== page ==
Single Pilot Resource Management and Heavy Airbus Pilots

Single Pilot Resource Management

Single pilot resource management may soon be on the way for long-haul, heavy aircraft flights

My transition from an Airbus 320 to a Turbo Commander was certainly an eye-opener. I went from sitting 20 feet in the air in the Airbus to 6 inches above the ground in the Commander. I can’t tell you how many times I panicked because I thought I forgot to put the gear down while landing the little turboprop. But the most significant change of all was going from a two-pilot crew to one. Learning good single pilot resource management was key to the safe outcome of each flight.

Flying alone is challenging at best, extremely difficult at worst. The only positive thing is that the size and complexity of the aircraft are usually dramatically reduced when you are flying single pilot. However, Airbus and Cathay Pacific think that pilots can safely fly long-haul flights at cruise with just one pilot, which makes me both terrified and intrigued at the same time.

Don’t we need two pilots in case one of them gets sick? Aren’t two heads better than one when things get busy? Isn’t it great to have somebody to bounce ideas off of when the weather gets ugly? Not to mention help with emergencies or abnormal situations.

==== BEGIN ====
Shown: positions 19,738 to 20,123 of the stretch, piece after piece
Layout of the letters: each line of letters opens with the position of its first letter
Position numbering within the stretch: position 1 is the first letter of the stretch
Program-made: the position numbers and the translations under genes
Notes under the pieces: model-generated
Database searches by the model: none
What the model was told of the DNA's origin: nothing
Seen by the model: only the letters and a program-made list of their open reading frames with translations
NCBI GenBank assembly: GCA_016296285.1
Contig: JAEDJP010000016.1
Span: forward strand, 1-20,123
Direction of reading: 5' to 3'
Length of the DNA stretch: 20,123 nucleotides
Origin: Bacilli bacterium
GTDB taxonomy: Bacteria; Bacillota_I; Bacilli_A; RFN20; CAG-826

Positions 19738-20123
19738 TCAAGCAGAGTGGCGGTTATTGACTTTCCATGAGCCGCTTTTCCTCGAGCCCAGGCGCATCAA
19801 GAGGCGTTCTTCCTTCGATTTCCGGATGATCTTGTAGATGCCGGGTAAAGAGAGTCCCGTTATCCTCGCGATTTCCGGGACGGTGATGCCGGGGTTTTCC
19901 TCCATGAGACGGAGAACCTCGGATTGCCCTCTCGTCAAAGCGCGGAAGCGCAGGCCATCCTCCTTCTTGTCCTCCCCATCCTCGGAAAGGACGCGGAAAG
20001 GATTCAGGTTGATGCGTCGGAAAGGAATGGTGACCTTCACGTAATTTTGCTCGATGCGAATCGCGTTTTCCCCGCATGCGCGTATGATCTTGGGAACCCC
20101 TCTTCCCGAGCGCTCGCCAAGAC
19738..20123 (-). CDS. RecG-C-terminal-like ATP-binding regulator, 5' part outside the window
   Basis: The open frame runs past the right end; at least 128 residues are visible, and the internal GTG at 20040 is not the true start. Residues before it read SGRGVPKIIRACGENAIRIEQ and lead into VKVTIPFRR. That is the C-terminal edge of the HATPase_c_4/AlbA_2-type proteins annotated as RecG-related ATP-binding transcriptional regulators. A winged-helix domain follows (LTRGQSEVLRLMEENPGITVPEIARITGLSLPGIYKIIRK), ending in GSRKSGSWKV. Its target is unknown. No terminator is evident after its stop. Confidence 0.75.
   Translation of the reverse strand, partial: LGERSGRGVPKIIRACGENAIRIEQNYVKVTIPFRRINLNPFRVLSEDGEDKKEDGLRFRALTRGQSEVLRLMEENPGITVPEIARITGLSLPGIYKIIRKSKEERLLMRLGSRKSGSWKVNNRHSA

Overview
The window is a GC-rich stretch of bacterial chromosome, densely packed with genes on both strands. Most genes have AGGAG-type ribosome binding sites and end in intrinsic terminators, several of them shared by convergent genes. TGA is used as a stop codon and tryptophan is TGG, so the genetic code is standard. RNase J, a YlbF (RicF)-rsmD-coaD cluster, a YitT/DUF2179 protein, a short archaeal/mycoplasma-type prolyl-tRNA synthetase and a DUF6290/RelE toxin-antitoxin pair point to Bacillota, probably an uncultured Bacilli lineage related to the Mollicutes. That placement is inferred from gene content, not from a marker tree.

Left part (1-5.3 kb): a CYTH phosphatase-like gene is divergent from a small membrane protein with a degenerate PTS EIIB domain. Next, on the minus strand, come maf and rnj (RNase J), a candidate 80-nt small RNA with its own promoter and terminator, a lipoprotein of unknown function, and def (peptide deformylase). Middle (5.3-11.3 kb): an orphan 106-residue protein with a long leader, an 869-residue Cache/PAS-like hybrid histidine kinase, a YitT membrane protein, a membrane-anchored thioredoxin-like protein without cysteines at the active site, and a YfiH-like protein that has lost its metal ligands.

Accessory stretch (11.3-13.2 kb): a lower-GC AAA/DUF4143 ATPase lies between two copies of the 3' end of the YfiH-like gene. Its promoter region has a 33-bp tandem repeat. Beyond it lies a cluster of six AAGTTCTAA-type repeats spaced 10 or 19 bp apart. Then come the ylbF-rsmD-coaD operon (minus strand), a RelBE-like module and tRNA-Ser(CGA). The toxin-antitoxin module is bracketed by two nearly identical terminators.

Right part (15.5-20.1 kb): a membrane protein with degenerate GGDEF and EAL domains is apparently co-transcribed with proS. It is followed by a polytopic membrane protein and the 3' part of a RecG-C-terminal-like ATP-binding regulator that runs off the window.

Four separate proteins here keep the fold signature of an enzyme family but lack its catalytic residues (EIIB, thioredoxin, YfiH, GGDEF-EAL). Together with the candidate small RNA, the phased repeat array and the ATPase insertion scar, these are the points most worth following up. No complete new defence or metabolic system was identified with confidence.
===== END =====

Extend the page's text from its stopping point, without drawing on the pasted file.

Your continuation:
These possibilities are being considered with the latest technology that Airbus and Cathay Pacific are developing to enable single pilot, long-haul passenger flights in the A350. Right now, “Project Connect” is hoping to certify the jet for single pilot ops while at cruise altitudes, reducing the number of long-haul flight deck crewmembers to just two. The automation required to make this proposal a reality includes features such as an emergency descent mode that does NOT require pilot input and on-board monitoring of the pilot’s vital statistics and alertness. 

Airbus has been working on similar technology for the past few years. In 2019, it launched its Disruptive Cockpit Concept (DISCO), attempting to enable single pilot operations for new Airbus aircraft. In 2018, Airbus introduced the Autonomous Taxi, Takeoff and Landing Project (ATTOL). 

It looks like one way or another, single pilot resource management is about to be relevant to more than just small planes. I wonder how the flying public will feel about just one pilot – I’m guessing it won’t be their first choice, but it may be the only choice with the potential pilot shortage in the future. Hopefully, advanced technology will make a single pilot operation just as safe as a crew of two or more.

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